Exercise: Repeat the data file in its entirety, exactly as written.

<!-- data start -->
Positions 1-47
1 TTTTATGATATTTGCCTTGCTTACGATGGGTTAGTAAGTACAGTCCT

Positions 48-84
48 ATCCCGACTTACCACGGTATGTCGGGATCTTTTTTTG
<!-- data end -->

Positions 1-47
1 TTTTATGATATTTGCCTTGCTTACGATGGGTTAGTAAGTACAGTCCT

Positions 48-84
48 ATCCCGACTTACCACGGTATGTCGGGATCTTTTTTTG